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KILL(1)                                   User Commands                                   KILL(1)



NAME
       kill - terminate a process

SYNOPSIS
       kill [-s signal|-p] [-q sigval] [-a] [--] pid...
       kill -l [signal]

DESCRIPTION
       The command kill sends the specified signal to the specified process or process group.  If
       no signal is specified, the TERM signal is sent.  The  TERM  signal  will  kill  processes
       which  do not catch this signal.  For other processes, it may be necessary to use the KILL
       (9) signal, since this signal cannot be caught.

       Most modern shells have a builtin kill function, with a usage rather similar  to  that  of
       the  command  described  here.   The '-a' and '-p' options, and the possibility to specify
       processes by command name are a local extension.

       If sig is 0, then no signal is sent, but error checking is still performed.

OPTIONS
       pid... Specify the list of processes that kill should signal.  Each pid can be one of five
              things:

              n      where n is larger than 0.  The process with pid n will be signaled.

              0      All processes in the current process group are signaled.

              -1     All processes with pid larger than 1 will be signaled.

              -n     where  n  is  larger than 1.  All processes in process group n are signaled.
                     When an argument of the form '-n' is given, and it  is  meant  to  denote  a
                     process  group,  either  the signal must be specified first, or the argument
                     must be preceded by a '--' option, otherwise it will be taken as the  signal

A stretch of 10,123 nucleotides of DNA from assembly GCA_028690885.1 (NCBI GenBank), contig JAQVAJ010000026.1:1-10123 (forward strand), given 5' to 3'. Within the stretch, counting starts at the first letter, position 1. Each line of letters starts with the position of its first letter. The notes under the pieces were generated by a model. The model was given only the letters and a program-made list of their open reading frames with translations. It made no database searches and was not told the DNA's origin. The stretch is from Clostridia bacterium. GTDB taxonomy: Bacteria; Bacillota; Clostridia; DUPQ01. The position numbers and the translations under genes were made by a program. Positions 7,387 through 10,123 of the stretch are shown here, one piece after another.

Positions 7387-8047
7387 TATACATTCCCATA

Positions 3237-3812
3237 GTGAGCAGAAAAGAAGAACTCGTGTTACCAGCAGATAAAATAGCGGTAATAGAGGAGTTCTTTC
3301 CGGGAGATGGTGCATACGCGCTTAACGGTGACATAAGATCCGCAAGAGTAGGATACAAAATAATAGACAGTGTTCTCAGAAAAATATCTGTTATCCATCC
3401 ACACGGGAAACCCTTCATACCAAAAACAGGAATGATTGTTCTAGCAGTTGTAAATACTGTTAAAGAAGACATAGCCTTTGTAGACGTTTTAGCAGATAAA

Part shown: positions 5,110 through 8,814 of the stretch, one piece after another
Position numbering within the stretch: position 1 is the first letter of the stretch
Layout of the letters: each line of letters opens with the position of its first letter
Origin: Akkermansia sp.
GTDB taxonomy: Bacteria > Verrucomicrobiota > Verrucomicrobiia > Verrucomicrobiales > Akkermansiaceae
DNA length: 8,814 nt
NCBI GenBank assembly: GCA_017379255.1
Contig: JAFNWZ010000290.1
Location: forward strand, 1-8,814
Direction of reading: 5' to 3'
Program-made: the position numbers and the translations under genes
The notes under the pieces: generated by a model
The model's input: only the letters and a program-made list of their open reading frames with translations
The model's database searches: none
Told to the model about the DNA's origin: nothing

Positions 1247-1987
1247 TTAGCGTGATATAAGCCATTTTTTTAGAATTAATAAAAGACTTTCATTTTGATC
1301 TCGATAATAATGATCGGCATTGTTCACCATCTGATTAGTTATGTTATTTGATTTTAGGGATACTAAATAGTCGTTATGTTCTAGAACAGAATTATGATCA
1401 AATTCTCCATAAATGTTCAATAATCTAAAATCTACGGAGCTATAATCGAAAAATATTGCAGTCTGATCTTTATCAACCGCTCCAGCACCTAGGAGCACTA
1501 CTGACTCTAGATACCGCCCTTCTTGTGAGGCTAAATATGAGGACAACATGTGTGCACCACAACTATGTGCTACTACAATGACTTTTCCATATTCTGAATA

to send.

              commandname
                     All processes invoked using that name will be signaled.

       -s, --signal signal
              Specify the signal to send.  The signal may be given as a signal name or number.

       -l, --list [signal]
              Print  a  list of signal names, or convert signal given as argument to a name.  The
              signals are found in /usr/include/linux/signal.h

       -L, --table
              Similar to -l, but will print signal names and their corresponding numbers.

       -a, --all
              Do not restrict the commandname-to-pid conversion to processes with the same uid as
              the present process.

       -p, --pid
              Specify  that  kill  should only print the process id (pid) of the named processes,
              and not send any signals.

       -q, --queue sigval
              Use sigqueue(2) rather than kill(2) and the sigval argument is used to  specify  an
              integer  to be sent with the signal.  If the receiving process has installed a han-
              dler for this signal using the SA_SIGINFO flag to sigaction(2), then it can  obtain
              this data via the si_value field of the siginfo_t structure.

NOTES
       It  is  not  possible  to  send  a signal to explicitly selected thread in a multithreaded
       process by kill(2) syscall.  If kill(2) is used to send a signal to a thread  group,  then
       kernel  selects arbitrary member of the thread group that has not blocked the signal.  For
       more details see clone(2) CLONE_THREAD description.

       The command kill(1) as well as syscall kill(2) accepts TID (thread ID, see  gettid(2))  as
       argument.   In this case the kill behavior is not changed and the signal is also delivered
       to the thread group rather than to the specified thread.

SEE ALSO
       bash(1), tcsh(1), kill(2), sigvec(2), signal(7)

AUTHOR
       Taken from BSD 4.4.  The ability to translate process names to process ids  was  added  by
       Salvatore Valente <svalente AT mit.edu>.

AVAILABILITY
       The  kill  command  is  part  of the util-linux package and is available from Linux Kernel
       Archive <ftp://ftp.kernel.org/pub/linux/utils/util-linux/>.



util-linux                                  March 2013                                    KILL(1)


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